where ${\displaystyle step_{vol}}$ defines the size of the maximum displacement performed with the use of this operator. ${\displaystyle distance(x_{i}(t),B(t))}$ is the euclidean distance between the fish ${\displaystyle i}$ position and the school barycenter. ${\displaystyle rand(0,1)}$ is a uniformly distributed random number varying from 0 up to 1.

Besides the movement operators, it was also defined a feeding operator used in order to update the weights of every fish according to:

${\displaystyle W_{i}(t+1)=W_{i}(t)+{\frac {\Delta f_{i}}{max(|\Delta f_{i}|)}},}$

where ${\displaystyle W_{i}(t)}$ is the weight parameter for fish ${\displaystyle i}$, ${\displaystyle \Delta f_{i}}$ is the fitness variation between the last and the new position, and ${\displaystyle max(|\Delta f_{i}|)}$ represents the maximum absolute value of the fitness variation among all the fishes in the school. ${\displaystyle W}$ is only allowed to vary from 1 up to ${\displaystyle W_{scale}/2}$, which is a user defined attribute. The weights of all fishes are initialized with the value ${\displaystyle W_{scale}/2}$.

### The pseudo-code for FSS

1. Initialize user parameters
2. Initialize fishes positions randomly
3. while Stopping condition is not met do
4. Calculate fitness for each fish
5. Run individual operator movement
6. Calculate fitness for each fish
7. Run feeding operator
8. Run collective-instinctive movement operator
9. Run collective-volitive movement operator
10. end while

The parameters ${\displaystyle step_{ind}}$ and ${\displaystyle step_{vol}}$ decay linearly according to:

${\displaystyle step_{ind}(t+1)=step_{ind}(t)-{\frac {step_{ind}(initial)}{It_{max}}},}$

and similarly:

${\displaystyle step_{vol}(t+1)=step_{vol}(t)-{\frac {step_{vol}(initial)}{It_{max}}},}$

where ${\displaystyle step_{ind}(initial)}$ and ${\displaystyle step_{vol}(initial)}$ are user defined initial values for ${\displaystyle step_{ind}}$ and ${\displaystyle step_{vol}}$, respectively. ${\displaystyle It_{max}}$ is the maximum number of iterations allowed in the search process.

## Variations of FSS

### dFSS(Density based Fish School Search)

This version excels for multimodal hyper-dimensional functions. It includes modifications in the previous operators: Feeding and Swimming, as well as new: Memory and Partition operators. The latter two were introduced to account for the partition of the main school into subgroups. Some changes were also included in the stop conditions that now also have to consider subswarms.[5]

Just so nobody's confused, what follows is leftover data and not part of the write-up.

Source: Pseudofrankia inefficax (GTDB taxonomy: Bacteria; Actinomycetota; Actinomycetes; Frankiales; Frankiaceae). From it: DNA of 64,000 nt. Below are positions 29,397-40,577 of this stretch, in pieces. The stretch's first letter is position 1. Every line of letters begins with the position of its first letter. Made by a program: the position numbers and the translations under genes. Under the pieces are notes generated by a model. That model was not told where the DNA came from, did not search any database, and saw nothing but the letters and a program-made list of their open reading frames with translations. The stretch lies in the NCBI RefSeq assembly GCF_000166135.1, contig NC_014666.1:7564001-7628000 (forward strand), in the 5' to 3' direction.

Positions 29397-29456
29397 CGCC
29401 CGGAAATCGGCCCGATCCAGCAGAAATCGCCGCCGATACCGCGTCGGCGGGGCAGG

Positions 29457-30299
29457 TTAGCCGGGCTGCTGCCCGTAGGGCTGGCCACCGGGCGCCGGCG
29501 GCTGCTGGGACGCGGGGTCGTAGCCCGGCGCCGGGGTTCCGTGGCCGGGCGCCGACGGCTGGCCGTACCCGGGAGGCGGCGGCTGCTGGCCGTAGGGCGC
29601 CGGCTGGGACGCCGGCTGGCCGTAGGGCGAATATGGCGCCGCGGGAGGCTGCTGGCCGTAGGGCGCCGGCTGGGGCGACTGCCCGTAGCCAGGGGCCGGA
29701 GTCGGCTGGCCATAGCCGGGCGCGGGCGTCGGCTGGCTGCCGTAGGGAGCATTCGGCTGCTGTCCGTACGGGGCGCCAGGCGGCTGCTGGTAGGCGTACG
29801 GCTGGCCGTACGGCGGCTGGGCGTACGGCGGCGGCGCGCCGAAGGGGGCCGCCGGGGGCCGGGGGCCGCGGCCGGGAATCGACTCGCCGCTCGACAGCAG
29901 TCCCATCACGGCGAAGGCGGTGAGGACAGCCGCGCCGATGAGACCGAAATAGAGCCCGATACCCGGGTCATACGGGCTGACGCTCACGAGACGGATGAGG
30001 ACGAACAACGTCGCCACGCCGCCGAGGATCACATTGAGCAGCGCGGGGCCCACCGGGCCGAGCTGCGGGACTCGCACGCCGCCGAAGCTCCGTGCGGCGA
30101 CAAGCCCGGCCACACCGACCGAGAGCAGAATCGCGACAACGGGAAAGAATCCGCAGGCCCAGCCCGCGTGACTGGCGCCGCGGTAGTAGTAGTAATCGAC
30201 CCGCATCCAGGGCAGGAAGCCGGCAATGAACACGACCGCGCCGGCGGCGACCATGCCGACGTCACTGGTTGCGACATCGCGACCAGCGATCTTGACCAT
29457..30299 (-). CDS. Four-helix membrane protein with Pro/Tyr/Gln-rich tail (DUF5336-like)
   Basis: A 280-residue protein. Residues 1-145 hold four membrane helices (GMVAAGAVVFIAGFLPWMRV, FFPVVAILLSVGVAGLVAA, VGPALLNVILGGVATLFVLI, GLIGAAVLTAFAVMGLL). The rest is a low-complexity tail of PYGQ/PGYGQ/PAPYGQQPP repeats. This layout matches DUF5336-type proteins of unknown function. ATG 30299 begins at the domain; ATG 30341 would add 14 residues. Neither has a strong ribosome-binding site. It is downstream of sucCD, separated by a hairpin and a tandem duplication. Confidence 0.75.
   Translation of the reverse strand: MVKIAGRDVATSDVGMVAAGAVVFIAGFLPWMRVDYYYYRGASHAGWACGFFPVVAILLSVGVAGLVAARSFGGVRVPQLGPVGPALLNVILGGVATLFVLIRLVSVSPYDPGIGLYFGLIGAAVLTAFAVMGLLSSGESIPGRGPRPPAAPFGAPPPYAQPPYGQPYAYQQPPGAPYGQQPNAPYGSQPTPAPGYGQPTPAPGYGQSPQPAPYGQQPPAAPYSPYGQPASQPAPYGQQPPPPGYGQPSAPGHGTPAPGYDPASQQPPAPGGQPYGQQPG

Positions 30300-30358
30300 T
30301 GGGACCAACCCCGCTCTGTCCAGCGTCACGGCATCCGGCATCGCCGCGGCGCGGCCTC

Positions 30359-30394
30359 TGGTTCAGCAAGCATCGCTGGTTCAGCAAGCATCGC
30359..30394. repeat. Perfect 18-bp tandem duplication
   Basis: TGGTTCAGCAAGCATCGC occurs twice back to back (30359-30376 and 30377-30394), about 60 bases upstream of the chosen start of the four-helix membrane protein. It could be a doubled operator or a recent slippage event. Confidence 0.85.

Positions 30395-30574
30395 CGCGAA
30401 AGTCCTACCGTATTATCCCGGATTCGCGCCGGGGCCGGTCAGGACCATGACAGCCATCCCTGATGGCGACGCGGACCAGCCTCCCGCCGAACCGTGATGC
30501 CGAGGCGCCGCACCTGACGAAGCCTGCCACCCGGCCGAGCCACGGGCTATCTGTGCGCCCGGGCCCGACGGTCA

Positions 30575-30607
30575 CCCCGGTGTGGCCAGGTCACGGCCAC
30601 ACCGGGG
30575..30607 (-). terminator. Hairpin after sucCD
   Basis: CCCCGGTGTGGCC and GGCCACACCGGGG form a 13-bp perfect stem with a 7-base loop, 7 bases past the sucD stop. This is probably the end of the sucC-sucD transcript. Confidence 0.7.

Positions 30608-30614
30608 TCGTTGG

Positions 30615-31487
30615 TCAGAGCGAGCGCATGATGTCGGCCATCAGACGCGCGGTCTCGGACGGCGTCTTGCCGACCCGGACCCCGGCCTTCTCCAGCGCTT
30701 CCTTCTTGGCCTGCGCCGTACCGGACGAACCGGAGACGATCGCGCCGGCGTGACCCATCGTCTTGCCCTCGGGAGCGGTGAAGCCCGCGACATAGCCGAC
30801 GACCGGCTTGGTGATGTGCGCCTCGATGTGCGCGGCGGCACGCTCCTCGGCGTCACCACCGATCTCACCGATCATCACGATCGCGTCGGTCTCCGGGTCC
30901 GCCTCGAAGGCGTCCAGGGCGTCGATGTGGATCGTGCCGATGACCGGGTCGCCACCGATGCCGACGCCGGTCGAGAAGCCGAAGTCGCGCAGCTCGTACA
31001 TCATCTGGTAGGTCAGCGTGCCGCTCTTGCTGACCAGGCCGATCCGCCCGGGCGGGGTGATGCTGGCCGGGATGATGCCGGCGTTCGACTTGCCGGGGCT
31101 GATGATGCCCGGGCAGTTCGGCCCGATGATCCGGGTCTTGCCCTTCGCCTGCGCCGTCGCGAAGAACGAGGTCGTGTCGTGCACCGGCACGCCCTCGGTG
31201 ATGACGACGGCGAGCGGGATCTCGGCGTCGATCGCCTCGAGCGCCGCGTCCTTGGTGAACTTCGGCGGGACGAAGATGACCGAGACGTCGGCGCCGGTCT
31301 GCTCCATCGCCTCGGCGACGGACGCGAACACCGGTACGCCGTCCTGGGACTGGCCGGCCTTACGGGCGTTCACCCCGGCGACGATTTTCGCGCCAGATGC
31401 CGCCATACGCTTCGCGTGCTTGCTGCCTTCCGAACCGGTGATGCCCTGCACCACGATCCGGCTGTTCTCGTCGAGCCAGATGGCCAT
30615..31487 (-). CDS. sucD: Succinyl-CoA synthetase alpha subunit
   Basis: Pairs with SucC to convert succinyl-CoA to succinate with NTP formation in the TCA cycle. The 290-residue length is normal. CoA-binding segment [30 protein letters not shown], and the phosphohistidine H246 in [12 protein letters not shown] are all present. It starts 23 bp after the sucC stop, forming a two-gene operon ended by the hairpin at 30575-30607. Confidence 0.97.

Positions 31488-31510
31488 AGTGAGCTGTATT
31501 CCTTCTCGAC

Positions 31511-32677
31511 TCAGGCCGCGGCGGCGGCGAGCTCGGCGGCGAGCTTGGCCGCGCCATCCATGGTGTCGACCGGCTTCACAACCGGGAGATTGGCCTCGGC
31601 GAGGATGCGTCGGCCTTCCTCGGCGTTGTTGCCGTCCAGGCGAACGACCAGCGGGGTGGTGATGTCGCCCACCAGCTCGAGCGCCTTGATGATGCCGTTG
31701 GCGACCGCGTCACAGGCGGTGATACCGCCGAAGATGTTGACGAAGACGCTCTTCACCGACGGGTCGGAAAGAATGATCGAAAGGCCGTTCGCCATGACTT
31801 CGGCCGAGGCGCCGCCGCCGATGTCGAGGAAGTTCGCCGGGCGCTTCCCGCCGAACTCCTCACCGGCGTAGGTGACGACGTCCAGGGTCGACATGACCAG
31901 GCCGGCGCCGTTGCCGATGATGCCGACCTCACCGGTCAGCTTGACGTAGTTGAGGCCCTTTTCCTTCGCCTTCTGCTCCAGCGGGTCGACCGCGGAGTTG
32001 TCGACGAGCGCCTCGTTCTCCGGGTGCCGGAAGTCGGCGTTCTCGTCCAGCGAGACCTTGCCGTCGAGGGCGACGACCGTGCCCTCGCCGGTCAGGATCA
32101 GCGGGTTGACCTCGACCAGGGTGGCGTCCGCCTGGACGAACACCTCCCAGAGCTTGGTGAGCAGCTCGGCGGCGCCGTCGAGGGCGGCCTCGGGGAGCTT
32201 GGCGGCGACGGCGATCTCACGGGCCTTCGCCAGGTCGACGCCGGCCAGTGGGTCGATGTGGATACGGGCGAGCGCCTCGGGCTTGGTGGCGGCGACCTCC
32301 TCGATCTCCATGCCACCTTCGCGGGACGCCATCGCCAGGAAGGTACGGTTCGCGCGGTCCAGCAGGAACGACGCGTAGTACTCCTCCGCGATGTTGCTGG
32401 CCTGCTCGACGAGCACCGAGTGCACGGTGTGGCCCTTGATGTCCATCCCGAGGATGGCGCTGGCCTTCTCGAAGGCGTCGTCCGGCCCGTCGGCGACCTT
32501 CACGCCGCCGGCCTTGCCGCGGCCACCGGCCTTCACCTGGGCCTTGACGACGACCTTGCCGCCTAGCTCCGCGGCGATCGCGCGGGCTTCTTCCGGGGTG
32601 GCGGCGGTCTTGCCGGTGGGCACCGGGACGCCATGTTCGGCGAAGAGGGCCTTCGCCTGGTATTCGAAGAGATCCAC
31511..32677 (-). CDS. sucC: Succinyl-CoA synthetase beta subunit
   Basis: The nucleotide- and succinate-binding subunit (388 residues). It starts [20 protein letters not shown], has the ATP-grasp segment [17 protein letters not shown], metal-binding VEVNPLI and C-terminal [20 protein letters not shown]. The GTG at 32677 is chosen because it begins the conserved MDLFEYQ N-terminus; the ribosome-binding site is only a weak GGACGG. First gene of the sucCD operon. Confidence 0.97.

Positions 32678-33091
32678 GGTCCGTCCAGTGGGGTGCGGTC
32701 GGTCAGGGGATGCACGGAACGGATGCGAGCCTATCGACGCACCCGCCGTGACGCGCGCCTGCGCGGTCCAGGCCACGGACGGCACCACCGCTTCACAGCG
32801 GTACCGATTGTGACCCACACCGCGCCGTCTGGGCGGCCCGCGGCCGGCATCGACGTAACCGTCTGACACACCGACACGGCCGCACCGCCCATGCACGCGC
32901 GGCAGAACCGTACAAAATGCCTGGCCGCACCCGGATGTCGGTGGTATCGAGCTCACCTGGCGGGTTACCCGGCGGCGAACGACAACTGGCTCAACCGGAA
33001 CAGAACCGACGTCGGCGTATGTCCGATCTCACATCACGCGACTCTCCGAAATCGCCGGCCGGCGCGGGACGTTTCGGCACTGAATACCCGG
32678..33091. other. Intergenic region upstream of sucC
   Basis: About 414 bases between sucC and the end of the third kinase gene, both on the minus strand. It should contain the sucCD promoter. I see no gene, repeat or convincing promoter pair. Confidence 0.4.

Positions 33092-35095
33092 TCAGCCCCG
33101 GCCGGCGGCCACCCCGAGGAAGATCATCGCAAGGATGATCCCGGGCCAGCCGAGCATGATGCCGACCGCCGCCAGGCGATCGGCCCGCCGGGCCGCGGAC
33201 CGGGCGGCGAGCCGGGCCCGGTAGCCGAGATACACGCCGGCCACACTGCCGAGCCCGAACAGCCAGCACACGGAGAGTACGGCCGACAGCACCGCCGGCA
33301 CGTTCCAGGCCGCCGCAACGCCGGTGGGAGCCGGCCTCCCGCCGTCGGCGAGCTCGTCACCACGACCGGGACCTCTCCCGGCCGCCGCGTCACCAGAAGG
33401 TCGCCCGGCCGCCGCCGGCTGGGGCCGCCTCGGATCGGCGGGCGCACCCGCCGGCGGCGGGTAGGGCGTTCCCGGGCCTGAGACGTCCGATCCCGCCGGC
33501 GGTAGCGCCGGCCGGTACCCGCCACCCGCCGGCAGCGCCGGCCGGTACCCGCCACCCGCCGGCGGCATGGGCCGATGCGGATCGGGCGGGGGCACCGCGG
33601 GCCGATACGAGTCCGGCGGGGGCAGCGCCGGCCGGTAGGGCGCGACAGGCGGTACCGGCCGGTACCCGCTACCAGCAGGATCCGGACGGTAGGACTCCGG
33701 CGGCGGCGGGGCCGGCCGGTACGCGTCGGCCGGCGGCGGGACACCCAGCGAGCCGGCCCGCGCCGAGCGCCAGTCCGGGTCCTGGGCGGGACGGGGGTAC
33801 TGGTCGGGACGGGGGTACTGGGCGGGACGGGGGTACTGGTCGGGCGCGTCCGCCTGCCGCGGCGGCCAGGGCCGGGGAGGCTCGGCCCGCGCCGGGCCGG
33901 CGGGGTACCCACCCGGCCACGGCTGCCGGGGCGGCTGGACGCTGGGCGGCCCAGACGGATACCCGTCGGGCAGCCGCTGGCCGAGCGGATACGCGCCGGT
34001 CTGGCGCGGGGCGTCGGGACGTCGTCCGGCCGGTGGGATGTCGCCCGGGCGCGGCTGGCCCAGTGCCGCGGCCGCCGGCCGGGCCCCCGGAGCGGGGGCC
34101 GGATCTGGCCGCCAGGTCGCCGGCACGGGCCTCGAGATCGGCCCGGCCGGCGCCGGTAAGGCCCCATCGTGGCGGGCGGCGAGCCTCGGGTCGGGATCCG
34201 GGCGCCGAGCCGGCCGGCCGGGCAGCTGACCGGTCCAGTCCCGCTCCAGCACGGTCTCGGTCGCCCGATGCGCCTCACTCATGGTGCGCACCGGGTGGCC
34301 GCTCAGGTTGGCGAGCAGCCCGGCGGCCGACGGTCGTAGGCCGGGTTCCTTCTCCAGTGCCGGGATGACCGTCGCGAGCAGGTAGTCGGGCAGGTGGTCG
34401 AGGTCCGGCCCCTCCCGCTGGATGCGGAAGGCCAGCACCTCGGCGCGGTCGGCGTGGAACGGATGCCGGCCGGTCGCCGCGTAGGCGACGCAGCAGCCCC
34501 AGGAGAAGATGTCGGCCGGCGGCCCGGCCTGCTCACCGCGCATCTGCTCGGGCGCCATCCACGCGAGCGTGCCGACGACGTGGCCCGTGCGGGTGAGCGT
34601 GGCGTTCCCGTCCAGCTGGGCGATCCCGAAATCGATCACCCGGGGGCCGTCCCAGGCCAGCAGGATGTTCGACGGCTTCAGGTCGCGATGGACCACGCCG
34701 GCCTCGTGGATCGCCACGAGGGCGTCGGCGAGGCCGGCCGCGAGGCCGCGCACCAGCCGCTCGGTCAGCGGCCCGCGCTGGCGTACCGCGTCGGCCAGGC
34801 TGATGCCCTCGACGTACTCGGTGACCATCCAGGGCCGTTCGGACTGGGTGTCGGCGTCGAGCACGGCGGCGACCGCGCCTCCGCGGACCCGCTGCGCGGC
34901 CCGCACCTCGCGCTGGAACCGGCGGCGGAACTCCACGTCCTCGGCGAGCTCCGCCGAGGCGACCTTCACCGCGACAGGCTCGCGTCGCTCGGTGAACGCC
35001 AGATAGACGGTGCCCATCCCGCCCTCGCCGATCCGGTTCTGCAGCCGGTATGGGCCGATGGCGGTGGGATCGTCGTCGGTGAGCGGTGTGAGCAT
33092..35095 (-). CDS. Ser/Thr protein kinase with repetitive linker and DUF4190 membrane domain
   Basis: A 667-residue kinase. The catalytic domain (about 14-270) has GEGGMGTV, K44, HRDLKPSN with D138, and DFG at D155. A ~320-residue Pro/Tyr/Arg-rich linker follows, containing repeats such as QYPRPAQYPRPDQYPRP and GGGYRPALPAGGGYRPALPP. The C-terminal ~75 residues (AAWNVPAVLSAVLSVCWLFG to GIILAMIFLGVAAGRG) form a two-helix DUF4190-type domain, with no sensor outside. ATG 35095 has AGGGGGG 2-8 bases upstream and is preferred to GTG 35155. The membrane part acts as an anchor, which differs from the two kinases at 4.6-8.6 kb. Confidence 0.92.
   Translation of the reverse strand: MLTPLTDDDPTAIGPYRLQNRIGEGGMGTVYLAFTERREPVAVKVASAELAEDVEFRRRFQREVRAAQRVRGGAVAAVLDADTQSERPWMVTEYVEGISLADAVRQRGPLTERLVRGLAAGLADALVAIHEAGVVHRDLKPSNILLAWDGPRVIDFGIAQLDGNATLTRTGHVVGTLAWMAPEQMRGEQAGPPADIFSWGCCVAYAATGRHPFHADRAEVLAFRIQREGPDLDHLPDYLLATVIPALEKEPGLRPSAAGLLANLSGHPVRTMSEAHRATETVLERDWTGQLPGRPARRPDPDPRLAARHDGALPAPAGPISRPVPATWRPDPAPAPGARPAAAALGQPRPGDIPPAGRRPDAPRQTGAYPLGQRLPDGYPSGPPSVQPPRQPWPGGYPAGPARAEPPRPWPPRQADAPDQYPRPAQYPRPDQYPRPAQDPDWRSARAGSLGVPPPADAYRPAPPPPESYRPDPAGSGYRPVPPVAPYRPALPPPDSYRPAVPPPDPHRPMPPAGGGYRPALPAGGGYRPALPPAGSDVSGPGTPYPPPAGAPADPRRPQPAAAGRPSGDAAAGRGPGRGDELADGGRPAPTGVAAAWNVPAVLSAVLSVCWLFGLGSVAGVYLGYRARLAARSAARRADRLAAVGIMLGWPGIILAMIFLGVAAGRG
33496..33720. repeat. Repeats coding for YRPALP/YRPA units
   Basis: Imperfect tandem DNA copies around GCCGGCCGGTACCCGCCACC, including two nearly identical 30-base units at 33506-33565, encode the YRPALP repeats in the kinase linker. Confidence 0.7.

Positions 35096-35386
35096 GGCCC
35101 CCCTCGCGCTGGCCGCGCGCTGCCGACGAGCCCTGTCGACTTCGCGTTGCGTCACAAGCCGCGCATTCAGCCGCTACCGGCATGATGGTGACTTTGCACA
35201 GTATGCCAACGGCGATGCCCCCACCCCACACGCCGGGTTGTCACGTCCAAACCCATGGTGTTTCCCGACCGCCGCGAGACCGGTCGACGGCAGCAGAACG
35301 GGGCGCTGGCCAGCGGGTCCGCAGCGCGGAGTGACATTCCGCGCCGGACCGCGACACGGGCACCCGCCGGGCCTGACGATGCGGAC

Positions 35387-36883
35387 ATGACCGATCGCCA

### wFSS(Weight based Fish School Search)

wFSS is a weight based niching version of FSS intended to produce multiple solutions. The niching strategy is based on a new operator called link formator. This operator is used to define leaders for the fishes in order to form sub-schools.[6]

### FSS-SAR(Stagnation Avoidance Routine Fish School Search)

In the original version of the algorithm, the individual movement component is only allowed to move a fish if it improves the fitness. However, in a very smooth search space, there would be many moving trials with no success and the algorithm could fail to converge. To solve these issues, was introduced a parameter X for which 0 <= X <= 1 in the individual component of the movement. X decays exponentially along with the iterations and measures a probability for a worsening allowance for each fish. It means that, every time a fish tries to move to a position that does not improve its fitness, a random number is chosen and if it is smaller than X the movement is allowed.[7]

### bFSS(Binary Fish School Search)

The bFSS intended to cope with premature convergence. Proposing the use of a binary encoding scheme for the internal mechanisms of the fish school search. It combined the FSS with fuzzy modeling in a wrapper approach for Feature Selection.[8]

### MOFSS(Multi-Objective Fish School Search)

In the MOFSS the operators are adapted to solve multi-objective problems. The algorithm deploys an External Archive to store the best non-dominated solutions found during the search process. This approach has been extensively used for different bio-inspired multiobjective optimizers.[9][10] Furthermore, the solutions within the External Archive are used to guide the fish movements in the proposal version.[11]